Rare objects discovered in the Havering Hoard reveal fascinating insights into Bronze Age London.
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The Museum of London Docklands has for the first time revealed a closer look at the Havering Hoard ahead of the upcoming major exhibition, Havering Hoard: A Bronze Age Mystery.
Among the objects revealed are a pair of terret rings, a rare discovery as these are the first Bronze Age examples of their kind ever to be found in the UK. These objects are believed to have been used to prevent the reins from tangling on horse-drawn carts, giving us a fascinating insight into how people and goods may have travelled cross-country.
The discovery of these terret rings, along with a bracelet believed to be from the modern day French/German border and copper ingots possibly originating from the Alps, suggests a well-connected community of travelers and traders across Europe.
Buried in four separate parts, the largest Bronze Age hoard ever discovered in London poses questions as to why they were collected and buried in such a meticulous manner while providing fascinating clues about the beliefs, values and nature of a complex and often enigmatic society.
Discovered in Havering, a total of 453 bronze objects dating between c.900 and c.800 were uncovered by archaeologists from Archaeological Solutions as part of a planned archaeological excavation.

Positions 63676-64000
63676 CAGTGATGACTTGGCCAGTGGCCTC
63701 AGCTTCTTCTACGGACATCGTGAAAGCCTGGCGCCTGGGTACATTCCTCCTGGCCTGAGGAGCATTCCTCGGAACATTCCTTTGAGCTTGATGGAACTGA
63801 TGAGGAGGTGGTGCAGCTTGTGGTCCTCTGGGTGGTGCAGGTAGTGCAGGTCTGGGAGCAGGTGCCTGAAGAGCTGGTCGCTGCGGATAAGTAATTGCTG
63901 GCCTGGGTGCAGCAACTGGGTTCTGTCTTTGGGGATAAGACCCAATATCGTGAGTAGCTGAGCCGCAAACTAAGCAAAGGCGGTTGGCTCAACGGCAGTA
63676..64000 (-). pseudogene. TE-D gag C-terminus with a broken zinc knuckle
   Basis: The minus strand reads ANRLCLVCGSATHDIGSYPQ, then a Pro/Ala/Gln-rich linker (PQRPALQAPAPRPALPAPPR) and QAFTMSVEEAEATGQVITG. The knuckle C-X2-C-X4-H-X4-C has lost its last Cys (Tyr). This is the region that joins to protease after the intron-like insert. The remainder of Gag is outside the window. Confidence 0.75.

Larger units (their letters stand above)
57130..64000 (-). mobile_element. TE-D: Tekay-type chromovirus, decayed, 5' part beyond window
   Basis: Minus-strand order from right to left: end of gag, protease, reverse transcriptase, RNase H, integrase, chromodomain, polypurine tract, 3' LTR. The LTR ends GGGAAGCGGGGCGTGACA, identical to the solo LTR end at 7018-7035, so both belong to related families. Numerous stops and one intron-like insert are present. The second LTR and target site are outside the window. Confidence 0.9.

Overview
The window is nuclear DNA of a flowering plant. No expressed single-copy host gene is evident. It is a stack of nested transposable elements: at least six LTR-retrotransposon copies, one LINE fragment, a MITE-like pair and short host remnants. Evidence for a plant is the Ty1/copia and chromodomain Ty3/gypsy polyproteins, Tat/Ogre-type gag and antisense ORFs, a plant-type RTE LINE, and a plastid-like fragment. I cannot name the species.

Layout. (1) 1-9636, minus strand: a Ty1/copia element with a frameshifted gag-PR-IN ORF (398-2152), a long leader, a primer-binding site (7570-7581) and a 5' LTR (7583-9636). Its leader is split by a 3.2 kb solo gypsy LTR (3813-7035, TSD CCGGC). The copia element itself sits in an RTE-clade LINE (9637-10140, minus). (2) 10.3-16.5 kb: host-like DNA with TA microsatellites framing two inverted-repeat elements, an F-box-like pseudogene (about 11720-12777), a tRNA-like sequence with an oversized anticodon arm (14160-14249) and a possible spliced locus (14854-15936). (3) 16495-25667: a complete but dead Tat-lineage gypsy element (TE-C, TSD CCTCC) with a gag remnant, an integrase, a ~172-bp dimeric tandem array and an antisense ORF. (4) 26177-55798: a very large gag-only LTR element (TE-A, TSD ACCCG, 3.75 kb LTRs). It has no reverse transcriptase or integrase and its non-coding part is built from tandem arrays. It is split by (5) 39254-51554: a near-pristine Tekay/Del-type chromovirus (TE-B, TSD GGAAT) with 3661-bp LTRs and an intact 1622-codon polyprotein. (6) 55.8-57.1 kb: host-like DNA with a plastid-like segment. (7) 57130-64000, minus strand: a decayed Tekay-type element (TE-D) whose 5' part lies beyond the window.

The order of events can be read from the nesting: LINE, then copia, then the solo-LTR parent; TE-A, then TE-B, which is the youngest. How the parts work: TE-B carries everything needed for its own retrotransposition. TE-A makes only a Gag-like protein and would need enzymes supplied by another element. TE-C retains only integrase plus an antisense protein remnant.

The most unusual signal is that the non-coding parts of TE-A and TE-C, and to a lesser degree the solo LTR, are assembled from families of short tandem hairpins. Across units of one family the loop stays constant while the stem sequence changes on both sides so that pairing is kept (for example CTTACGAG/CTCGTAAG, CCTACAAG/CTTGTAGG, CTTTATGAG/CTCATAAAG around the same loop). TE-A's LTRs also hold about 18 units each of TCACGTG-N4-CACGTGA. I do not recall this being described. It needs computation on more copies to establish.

This internationally significant find will be the focus of the exhibition as it takes visitors on a journey through life in the Late Bronze Age. Artefacts from the hoard, including tools and weapons, will feature alongside objects from the museum’s collection to tell the story of the people who lived and worked during this period of remarkable history.
Kate Sumnall, Curator of Archaeology at the Museum of London, said: “The Havering Hoard contains a wealth of artefacts that is invaluable in deepening our understanding of the people who lived in Bronze Age London.
"These objects give clues about how this wasn’t an isolated community but rather one that fitted into a much larger cultural group with connections along the Thames Valley and across the Continent. The site in Havering is particularly important due to its proximity to the marshes and the Thames, allowing people to travel widely using wooden boats to exchange materials and goods.”
Andrew Peachey, Specialist in Prehistoric and Roman Pottery at Archaeological Solutions, said: “The vast progress through stages of archaeological investigations, moving from aerial photography to field work and on to laboratory micro-excavation at this site in Havering, has allowed us to examine and uncover the history of London in new and exciting ways.
"This excavation, in a well-defined prehistoric settlement, has given us an unparalleled opportunity to consider the actions of individuals and communities and how they viewed, treated and disposed of a valuable commodity.”
The exhibition is free.